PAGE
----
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Gap Widens Between Israelis and Palestinians on Settlements


Despite calls by President Obama for peace negotiations to begin, Israel and the Palestinians are not making plans to resume talks. One issue holding up the peace process is Israel's continuing construction inside Jewish settlements in the occupied West Bank. The Palestinians have said they will not return to talks unless Israel freezes construction. Israelis living in the settlements say they should have a right to build homes to accommodate growing families.

For thousands of Israelis, life in the settlements of the occupied West Bank means spacious homes, tight-knit communities, and peace - at least inside the barbed wire.

Pnina Ariel is originally from the U.S. She welcomes journalists on an organized tour, into her home, where she raised several children. "In here, for the children, it's great for them. It's very nice to raise the children here. The ties, the connections, it makes for very strong community ties. A lot of people relate to that and want it for themselves, forgetting about what's around us," she said.

What's around them is a Palestinian population that increasingly wants the settlers to go.

In the village of A'yn Qenya near Dolev, Ali Yacoub is unemployed, four years after losing his job as a cook inside the settlement. "There are no permits to go into the settlement anymore. I should qualify for a permit because I am 57 years old, but I do not have one. The school where I used to work as a cook does not want Arabs working there," he said.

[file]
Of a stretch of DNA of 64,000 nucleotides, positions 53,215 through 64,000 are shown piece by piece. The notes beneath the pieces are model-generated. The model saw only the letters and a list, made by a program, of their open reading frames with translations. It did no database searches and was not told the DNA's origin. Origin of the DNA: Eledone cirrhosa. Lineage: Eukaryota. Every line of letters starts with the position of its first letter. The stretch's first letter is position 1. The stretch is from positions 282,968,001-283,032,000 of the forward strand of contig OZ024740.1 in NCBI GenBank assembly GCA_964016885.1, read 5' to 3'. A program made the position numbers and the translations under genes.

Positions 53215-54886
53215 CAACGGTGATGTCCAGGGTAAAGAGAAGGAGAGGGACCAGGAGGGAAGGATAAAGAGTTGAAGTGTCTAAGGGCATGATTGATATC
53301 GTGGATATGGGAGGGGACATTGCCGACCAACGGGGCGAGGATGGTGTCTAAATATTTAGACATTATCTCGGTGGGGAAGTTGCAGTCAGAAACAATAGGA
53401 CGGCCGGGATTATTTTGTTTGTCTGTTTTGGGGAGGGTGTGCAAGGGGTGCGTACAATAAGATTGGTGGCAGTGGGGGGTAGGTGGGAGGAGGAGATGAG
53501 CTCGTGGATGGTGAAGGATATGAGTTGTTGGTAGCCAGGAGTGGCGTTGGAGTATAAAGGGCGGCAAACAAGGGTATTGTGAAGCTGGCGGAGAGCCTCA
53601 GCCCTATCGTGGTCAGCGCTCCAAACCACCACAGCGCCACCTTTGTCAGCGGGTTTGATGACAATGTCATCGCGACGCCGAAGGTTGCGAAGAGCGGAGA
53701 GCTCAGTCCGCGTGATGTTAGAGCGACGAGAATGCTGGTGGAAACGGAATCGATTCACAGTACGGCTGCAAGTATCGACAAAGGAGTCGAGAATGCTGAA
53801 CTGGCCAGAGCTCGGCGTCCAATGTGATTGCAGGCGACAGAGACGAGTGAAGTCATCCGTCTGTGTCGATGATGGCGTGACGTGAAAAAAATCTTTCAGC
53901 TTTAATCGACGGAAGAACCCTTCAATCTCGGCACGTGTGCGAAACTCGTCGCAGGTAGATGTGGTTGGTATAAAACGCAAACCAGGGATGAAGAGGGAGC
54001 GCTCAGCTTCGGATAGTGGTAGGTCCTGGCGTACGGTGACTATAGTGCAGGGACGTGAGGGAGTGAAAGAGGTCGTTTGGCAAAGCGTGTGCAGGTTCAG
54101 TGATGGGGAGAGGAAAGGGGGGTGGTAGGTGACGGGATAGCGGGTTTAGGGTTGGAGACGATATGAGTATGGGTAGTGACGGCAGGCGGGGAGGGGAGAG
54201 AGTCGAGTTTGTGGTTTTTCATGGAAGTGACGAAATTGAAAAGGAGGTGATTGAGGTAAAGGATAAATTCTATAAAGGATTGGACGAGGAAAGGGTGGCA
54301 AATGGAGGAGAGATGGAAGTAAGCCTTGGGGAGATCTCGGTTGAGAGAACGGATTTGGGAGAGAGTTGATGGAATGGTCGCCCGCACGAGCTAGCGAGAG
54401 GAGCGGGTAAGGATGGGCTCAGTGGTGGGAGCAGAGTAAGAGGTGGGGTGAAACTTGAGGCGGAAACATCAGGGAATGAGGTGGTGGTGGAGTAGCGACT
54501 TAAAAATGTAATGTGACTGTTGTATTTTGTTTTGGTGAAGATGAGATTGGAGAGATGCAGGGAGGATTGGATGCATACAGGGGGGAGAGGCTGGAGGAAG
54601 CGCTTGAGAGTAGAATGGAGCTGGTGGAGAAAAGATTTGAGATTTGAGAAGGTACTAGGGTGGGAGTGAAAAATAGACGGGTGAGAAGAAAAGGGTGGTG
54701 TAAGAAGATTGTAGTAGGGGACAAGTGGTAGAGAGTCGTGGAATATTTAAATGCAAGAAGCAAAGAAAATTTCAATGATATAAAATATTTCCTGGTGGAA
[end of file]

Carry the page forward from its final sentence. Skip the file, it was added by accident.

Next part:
Like all Palestinians who worked on the settlement, Yacoub was laid off after the last Palestinian uprising in 2000. It prompted Israel's government to seal off Jewish communities in the West bank to stop attacks by Arabs against Jews.

The road between Arab A'yn Qenya and Jewish Dolev is now sealed.

With jobs and all semblance of interaction gone, Yacoub says for him, there is even less reason to want the settlers around. "There is not one person in the world who does not hope for peace. But there is one basic thing: As long as the settlements exist, there will be no peace," he said.

The tour, organized by Jewish settlers, is on a bullet-proof bus. It takes reporters into another settlement.

Zimra Siegman, originally from the United States, lived on a settlement in the Gaza Strip until Israel evicted all Jewish settlers from Gaza in 2005. Her family has been living in a trailer here at the Charasha settlement. "I would like to build a home here. We have seven children and the caravan is a little small for us. We need very much to expand our home, but right now, we're unable to," she siad. "Since I lived through this once already, I have to admit that putting all your life savings into building a home and having it mowed over by a tractor is very difficult."

With peace negotiations stalled and the future of the settlements unclear, Zimra, like thousands of other young settlers, are watching and waiting.

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